Lagos, Nigeria, Health Commissioner Jide Idris (center)—flanked by Director of Nigerian Centre for Disease Control Abdulsalam Nasidi and Special Adviser to Lagos State Governor Yewande Adeshina—speaks about Ebola outbreak during a briefing in Lagos on July 28, 2014.

A day after the World Health Organization declared the Ebola outbreak an international emergency, Nigeria put out a call for medical volunteers to help stop the spread of the deadly virus, Agence France-Presse writes.

In Lagos, Nigeria, the largest city in Africa’s most populous country, officials said they needed volunteers because of a shortage of medical personnel, the report says. In the city, which is home to an estimated 20 million people, officials have confirmed nine cases of Ebola, including two deaths, Agence France writes.


Although WHO did not call for global travel restrictions, the news agency writes that some countries on Saturday began imposing bans themselves. The move comes as nations and countries across the globe are scrambling to block the spread of the deadly virus, which has claimed nearly 1,000 lives so far.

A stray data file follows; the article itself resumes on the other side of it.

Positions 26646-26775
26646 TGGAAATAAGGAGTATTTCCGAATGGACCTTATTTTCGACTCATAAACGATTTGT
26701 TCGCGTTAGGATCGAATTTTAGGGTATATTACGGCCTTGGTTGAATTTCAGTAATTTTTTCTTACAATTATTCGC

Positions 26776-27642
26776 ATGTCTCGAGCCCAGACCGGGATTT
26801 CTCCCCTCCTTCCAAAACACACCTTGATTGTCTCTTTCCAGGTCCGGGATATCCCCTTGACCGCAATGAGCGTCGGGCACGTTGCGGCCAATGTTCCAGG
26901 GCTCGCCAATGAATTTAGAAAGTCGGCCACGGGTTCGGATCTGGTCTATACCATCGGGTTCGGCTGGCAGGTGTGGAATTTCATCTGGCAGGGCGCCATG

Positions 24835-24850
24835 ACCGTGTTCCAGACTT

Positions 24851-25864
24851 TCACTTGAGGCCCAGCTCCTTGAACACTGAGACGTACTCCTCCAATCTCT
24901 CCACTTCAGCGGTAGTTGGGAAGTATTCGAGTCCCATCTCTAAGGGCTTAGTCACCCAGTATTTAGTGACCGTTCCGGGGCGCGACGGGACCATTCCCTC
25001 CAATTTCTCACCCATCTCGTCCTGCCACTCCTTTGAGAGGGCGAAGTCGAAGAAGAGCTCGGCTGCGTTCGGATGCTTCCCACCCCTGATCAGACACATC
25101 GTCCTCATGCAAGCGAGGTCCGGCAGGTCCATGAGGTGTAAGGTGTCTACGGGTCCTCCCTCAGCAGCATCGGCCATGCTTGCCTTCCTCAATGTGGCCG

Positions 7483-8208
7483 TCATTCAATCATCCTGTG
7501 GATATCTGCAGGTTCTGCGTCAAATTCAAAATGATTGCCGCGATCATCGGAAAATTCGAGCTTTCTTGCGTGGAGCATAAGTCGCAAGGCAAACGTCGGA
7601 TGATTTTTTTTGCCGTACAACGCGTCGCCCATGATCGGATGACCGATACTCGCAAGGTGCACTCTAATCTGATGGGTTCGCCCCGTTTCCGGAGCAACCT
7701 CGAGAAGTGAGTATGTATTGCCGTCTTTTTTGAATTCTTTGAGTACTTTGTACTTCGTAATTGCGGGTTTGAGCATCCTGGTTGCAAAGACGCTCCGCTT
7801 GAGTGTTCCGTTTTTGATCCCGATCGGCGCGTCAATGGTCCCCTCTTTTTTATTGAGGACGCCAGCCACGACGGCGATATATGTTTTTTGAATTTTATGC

Nigeria, Guinea, Sierra Leone and Liberia have been hardest hit by the outbreak, which WHO has called the worst in four decades, according to Agence France.

“Zambia announced that it was denying entry to citizens from countries hit by the virus, while Chad suspended all flights from Nigeria,” the report says.

In India, airports went on alert, and Saturday the government opened an emergency helpline. “India, the world’s second most populous country, has nearly 45,000 nationals living in the four Ebola-affected west African nations, and health officials said there was a possibility of some returning to their home country if the outbreak worsens,” the news agency writes.


But India’s Health Minister Harsh Vardhan said in a statement that his country has “put in operation the most advanced surveillance and tracking systems” for the haemorrhagic virus, the news agency writes.

“There is no need to panic,” Vardhan said, calling the risk of Ebola cases in India “low,” Agence France writes.


Read more at the Raw Story.

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